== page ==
We may here observe the marvellous wisdom of God, in the work of redemption. God has made man’s emptiness and misery, his low, lost, and ruined state, into which he sunk by the fall, an occasion of the greater advancement of his own glory, as in other ways, so particularly in this, that there is now much more universal and apparent dependence of man on God… All the glory evidently belongs to God, all is in a mere, and most absolute, and divine dependence on the Father, Son, and Holy Ghost. And each person of the Trinity is equally glorified in this work: there is an absolute dependence of the creature on every one for all: all is of the Father, all through the Son, and all in the Holy Ghost. Thus God appears in the work of redemption as all in all. It is fit that he who is, and there is none else, should be the Alpha and Omega, the first and the last, the all and the only, in this work.

Hence those doctrines and schemes of divinity that are in any respect opposite to such an absolute and universal dependence on God, derogate from his glory, and thwart the design of our redemption. And such are those schemes that put the creature in God’s stead, in any of the mentioned respects, that exalt man into the place of either Father, Son, or Holy Ghost, in anything pertaining to our redemption…

Faith abases men, and exalts God; it gives all the glory of redemption to God alone. It is necessary in order to have saving faith, that man should be emptied of himself, be sensible that he is “wretched, and miserable, and poor, and blind, and naked.” Humility is a great ingredient of true faith: he that truly receives redemption, receives it as a little child (Mark 10:15). “Whosoever shall not receive the kingdom of heaven as a little child, he shall not enter therein.” It is the delight of a believing soul to abase itself and exalt God alone: that is the language of it, (Psalm 115:1), “Not unto us, O Lord, not unto us, but to your name give glory.”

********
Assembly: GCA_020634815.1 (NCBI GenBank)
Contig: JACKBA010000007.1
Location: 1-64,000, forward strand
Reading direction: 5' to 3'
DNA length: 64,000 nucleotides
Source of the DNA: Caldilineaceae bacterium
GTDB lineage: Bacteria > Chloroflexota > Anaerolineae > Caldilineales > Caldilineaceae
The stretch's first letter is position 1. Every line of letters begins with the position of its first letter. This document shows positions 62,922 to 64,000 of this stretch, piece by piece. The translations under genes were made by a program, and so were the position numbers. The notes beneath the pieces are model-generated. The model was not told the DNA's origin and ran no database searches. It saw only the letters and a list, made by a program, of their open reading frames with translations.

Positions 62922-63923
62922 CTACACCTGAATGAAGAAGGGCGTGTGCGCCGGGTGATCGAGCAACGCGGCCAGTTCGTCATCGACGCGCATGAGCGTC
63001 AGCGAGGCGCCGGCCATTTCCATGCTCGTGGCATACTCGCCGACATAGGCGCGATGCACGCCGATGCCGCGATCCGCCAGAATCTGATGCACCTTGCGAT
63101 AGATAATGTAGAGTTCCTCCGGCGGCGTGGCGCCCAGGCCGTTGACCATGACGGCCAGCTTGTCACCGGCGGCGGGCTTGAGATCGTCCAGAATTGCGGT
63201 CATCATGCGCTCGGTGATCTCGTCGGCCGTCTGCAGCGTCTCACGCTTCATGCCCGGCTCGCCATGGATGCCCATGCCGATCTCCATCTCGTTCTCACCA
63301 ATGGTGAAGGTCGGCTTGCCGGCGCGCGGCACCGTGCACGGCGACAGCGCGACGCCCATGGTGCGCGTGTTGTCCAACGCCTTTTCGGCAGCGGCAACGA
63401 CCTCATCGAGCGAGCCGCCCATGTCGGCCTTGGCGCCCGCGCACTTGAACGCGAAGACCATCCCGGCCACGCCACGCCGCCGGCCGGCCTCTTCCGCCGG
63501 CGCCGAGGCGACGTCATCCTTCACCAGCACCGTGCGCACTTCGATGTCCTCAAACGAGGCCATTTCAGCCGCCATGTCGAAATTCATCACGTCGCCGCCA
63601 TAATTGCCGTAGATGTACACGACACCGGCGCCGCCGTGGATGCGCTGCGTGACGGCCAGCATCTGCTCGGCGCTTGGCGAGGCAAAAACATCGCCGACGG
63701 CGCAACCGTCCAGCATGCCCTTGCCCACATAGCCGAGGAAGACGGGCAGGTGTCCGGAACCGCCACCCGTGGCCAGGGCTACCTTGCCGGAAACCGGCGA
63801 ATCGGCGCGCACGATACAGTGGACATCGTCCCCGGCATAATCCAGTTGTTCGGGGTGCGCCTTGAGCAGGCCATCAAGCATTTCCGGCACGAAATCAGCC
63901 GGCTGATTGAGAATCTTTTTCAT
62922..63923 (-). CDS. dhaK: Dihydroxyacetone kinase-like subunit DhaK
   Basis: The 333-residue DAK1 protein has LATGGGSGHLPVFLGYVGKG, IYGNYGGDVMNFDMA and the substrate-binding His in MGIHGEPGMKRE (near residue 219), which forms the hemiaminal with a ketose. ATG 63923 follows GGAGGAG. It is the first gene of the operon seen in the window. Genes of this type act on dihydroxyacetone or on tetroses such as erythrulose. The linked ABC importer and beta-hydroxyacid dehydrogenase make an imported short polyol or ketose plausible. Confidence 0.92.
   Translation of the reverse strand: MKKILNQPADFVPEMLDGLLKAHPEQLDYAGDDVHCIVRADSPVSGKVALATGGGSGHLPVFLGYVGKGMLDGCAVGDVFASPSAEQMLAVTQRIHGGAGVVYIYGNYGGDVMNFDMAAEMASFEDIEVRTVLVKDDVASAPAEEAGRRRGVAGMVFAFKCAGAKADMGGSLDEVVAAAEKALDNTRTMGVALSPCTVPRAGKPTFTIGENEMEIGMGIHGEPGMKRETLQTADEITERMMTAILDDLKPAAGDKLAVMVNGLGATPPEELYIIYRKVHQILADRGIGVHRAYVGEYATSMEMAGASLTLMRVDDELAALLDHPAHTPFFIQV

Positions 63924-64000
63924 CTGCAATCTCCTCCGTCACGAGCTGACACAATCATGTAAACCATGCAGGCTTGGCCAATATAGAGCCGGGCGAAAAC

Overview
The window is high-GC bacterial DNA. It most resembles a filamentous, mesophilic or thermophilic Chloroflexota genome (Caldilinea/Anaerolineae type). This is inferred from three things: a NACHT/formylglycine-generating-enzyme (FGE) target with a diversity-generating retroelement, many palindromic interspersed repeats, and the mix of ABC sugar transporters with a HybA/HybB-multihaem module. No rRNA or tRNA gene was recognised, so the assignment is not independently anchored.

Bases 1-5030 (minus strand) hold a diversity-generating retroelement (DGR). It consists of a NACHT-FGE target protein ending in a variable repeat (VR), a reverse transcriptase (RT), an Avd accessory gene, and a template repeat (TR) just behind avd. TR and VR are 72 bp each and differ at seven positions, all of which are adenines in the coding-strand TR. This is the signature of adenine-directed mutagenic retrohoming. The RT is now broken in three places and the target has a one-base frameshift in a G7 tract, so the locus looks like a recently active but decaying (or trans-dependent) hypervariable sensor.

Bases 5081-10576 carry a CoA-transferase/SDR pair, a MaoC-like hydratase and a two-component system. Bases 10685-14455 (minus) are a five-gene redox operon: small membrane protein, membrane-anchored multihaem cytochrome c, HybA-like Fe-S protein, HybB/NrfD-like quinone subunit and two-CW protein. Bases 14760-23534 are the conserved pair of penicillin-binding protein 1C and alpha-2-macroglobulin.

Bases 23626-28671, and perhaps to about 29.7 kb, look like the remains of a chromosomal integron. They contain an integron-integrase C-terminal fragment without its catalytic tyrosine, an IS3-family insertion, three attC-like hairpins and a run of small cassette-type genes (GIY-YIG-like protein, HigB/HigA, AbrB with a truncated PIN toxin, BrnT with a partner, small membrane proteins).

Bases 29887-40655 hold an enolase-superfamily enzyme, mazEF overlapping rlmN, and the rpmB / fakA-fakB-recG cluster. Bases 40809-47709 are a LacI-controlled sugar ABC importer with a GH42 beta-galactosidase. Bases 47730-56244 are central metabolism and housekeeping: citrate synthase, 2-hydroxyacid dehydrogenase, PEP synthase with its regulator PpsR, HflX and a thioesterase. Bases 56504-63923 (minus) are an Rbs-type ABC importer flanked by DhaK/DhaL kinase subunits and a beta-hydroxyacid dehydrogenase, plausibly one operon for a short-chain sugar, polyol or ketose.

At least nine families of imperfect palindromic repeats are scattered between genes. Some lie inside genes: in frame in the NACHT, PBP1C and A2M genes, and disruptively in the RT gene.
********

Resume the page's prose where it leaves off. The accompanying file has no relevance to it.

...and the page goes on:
Let us be exhorted to exalt God alone, and ascribe to him all the glory of redemption. Let us endeavor to obtain, and increase in, a sensibleness of our great dependence on God, to have our eye to him alone, to mortify a self-dependent and self-righteous disposition. Man is naturally and exceeding prone to exalt himself, and depend on his own power or goodness, as though from himself he must expect happiness. He is prone to have respect to enjoyments alien from God and his Spirit, as those in which happiness is to be found…

Yet, if anyone has hope that he is converted, and sanctified, and that his mind is endowed with true excellency and spiritual beauty, that his sins are forgiven, and he is received into God’s favor, and exalted to the honor and blessedness of being God’s child, and an heir of eternal life – then, let him give God all the glory who alone makes him to differ from the worst of men in this world or the most miserable of the damned in hell. If anyone has much comfort and strong hope of eternal life, let not his hope lift him up, but dispose him the more to abase himself, to reflect on his own exceeding unworthiness of such a favor, and to exalt God alone. If there is anyone who is eminent in holiness and abundant in good works, let him take nothing of the glory of it to himself, but ascribe it to God whose “workmanship we are, created in Christ Jesus unto good works.”

Jonathan Edwards (1703-1758) was a Congregationalist minister and theologian, whose powerful sermons helped to spark the Great Awakening. “God Glorified in Man’s Dependence” was his first published sermon, preached shortly after he became senior minister of the church in Northampton, Massachusetts.